Contrasting effects of operating conditions and biomass particle size on bulk characteristics and surface chemistry of rice husk derived-biochars

Abbas Q., Liu G., Yousaf B., Ali M. U. , Ullah H., Munir M. A. M. , ...More

JOURNAL OF ANALYTICAL AND APPLIED PYROLYSIS, vol.134, pp.281-292, 2018 (Peer-Reviewed Journal) identifier identifier

  • Publication Type: Article / Article
  • Volume: 134
  • Publication Date: 2018
  • Doi Number: 10.1016/j.jaap.2018.06.018
  • Journal Indexes: Science Citation Index Expanded, Scopus
  • Page Numbers: pp.281-292
  • Keywords: Surface chemistry, Rice husk, Pyrolysis yield, Biochar/black carbon characteristics, Particle size, Cost-benefit analysis, POTENTIALLY TOXIC ELEMENTS, BIO-OIL, SLOW PYROLYSIS, TEMPERATURE, CARBON, SOIL, CONVERSION, FEEDSTOCK, ENERGY, YIELDS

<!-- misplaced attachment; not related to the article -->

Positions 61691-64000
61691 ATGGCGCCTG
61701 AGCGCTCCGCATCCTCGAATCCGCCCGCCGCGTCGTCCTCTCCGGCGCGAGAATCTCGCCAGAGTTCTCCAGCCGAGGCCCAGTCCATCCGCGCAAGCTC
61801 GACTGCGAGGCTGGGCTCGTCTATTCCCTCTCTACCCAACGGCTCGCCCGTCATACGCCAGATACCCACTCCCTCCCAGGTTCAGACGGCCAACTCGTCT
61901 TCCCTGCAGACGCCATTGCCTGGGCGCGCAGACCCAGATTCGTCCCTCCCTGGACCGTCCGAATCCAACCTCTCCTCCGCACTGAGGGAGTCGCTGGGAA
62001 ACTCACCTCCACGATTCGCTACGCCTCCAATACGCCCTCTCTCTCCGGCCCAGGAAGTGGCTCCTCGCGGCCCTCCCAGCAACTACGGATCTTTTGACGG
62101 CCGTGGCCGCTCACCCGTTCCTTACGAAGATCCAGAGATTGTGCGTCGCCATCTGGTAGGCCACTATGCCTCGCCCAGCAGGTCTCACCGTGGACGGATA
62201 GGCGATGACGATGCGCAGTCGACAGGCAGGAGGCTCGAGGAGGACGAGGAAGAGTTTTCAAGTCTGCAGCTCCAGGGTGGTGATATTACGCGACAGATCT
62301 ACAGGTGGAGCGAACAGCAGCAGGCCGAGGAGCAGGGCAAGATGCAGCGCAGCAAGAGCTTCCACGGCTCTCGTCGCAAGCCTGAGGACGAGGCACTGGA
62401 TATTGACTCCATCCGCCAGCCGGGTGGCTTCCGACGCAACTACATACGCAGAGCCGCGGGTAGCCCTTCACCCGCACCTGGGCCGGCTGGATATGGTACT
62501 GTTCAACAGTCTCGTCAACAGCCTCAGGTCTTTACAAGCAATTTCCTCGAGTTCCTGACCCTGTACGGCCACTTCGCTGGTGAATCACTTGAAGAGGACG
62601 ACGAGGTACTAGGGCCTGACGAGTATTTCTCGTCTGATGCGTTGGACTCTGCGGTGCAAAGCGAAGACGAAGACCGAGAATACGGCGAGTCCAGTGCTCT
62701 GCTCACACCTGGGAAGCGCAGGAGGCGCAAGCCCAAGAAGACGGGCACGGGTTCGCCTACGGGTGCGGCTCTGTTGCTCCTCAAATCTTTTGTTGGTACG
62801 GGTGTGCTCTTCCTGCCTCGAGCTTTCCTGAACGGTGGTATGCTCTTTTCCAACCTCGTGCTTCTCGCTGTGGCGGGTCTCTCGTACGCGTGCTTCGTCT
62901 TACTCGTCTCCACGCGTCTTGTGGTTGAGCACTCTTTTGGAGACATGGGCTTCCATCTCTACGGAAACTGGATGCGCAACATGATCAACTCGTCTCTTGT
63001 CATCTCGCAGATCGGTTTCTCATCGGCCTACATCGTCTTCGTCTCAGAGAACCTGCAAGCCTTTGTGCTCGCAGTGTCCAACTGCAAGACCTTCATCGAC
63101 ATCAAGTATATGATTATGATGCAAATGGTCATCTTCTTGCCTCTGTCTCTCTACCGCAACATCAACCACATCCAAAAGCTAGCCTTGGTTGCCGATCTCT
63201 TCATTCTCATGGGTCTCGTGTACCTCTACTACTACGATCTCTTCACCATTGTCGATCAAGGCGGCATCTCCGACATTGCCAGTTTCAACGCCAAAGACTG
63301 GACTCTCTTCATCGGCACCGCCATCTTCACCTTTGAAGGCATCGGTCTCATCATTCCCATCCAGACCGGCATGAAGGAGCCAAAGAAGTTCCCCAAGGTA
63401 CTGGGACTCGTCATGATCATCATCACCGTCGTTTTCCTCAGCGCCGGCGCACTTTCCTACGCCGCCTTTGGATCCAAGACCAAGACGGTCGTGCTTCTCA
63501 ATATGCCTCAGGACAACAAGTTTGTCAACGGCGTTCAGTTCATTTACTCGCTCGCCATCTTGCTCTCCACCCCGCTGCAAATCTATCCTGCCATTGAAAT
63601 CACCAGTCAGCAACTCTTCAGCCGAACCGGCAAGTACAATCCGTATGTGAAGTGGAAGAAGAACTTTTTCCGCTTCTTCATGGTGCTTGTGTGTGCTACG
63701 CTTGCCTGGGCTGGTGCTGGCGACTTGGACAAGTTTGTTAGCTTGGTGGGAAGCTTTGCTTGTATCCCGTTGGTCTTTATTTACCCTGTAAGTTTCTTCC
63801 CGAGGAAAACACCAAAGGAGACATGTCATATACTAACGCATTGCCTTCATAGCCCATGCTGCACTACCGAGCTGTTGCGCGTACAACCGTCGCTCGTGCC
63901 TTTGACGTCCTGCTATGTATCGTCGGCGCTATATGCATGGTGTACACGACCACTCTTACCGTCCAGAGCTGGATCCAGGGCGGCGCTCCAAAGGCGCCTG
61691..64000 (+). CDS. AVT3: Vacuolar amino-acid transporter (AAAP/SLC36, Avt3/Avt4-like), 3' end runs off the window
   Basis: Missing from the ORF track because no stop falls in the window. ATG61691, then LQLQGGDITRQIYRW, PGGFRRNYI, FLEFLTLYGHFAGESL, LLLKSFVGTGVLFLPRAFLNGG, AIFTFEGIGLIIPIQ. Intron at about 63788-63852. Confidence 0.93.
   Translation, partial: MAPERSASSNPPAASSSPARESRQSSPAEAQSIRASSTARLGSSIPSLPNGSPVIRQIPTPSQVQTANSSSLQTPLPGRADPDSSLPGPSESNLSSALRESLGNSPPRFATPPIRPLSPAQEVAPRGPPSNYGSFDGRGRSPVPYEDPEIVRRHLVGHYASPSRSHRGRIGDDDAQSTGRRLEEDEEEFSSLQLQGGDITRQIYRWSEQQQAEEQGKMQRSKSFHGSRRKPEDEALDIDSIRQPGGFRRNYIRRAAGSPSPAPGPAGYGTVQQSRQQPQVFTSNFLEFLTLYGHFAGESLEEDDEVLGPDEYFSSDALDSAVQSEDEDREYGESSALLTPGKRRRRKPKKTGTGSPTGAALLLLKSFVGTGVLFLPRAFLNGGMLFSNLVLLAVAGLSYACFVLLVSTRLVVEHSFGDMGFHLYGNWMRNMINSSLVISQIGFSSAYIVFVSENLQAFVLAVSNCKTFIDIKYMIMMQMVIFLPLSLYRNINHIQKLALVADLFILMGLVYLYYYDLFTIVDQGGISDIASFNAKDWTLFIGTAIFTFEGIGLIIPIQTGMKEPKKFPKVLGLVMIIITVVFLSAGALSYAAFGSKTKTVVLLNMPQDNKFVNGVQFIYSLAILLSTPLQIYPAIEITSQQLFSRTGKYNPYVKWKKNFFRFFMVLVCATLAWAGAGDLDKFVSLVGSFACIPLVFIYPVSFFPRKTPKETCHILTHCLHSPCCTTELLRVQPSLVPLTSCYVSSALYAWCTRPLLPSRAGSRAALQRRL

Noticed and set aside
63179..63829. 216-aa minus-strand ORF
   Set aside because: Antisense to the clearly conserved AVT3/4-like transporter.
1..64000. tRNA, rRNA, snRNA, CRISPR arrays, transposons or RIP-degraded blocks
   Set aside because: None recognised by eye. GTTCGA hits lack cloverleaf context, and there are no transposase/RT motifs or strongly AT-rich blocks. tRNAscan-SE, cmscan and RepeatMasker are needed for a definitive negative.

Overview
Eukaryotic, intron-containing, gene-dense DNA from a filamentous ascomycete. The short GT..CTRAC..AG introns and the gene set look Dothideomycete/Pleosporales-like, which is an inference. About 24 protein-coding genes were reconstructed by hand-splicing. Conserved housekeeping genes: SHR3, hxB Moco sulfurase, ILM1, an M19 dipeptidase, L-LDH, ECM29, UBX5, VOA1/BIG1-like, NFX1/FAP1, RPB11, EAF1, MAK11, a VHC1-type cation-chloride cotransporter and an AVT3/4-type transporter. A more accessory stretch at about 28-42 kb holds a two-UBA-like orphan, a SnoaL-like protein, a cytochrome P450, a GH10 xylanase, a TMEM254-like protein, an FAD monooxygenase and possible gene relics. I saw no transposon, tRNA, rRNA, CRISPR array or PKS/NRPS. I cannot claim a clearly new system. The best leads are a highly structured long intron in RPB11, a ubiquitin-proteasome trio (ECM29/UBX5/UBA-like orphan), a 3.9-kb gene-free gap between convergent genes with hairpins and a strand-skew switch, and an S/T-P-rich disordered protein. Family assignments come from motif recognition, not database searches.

In this study, the slow pyrolysis of rice husk was conducted by using a split-tube furnace under a nitrogen environment to investigate the influence of various pyrolysis conditions and biomass particle sizes on products yield distribution as well as physicochemical characteristics and surface chemistry of produced biochars. Results revealed that temperature has a more pronounced influence on products yield compared to the other operational conditions. The biochar yield decreases from 57.13 +/- 5.37% to 37.19 +/- 2.05% and gaseous phase yield increase from 25.64 +/- 0.93% to 42.50 +/- 4.58% with temperature increase from 300 degrees C to 700 degrees C. The surface chemistry of produced biochar varies widely as the distribution of different functional groups on its surface influenced by operational conditions and biomass particle size; above 500 degrees C the intensity of FTIR vibrational peaks reduces abruptly. FTIR, SEM, elemental composition and surface area results indicate that biochar synthesized under higher pyrolysis temperature, extended retention time and, lower heating and gas flow rates with fine biomass particle size has utility as a potential C-sequestration and remedial agent to mitigate global climate change and adsorption of environmental pollutants, respectively. Furthermore, biochar has potential application as a renewable solid bio-fuel source due to higher calorific values. A cost-benefit analysis indicates that the viability of biochar saleable product system is more economical with an annual profit of 138,533$ for the low scenario, when the presumed unit processes 2500 tons y(-1) of biomass. In a comparison to other presumed scenarios, this system is more feasible in areas where low-cost RH biomass waste is available abundantly such as in rice production and processing areas. The profitability of this system increases further by accounting pyrolysis-gas energy value that reduces operational cost. For the optimization of biochar economical yield with desired properties, this work provides insight knowledge.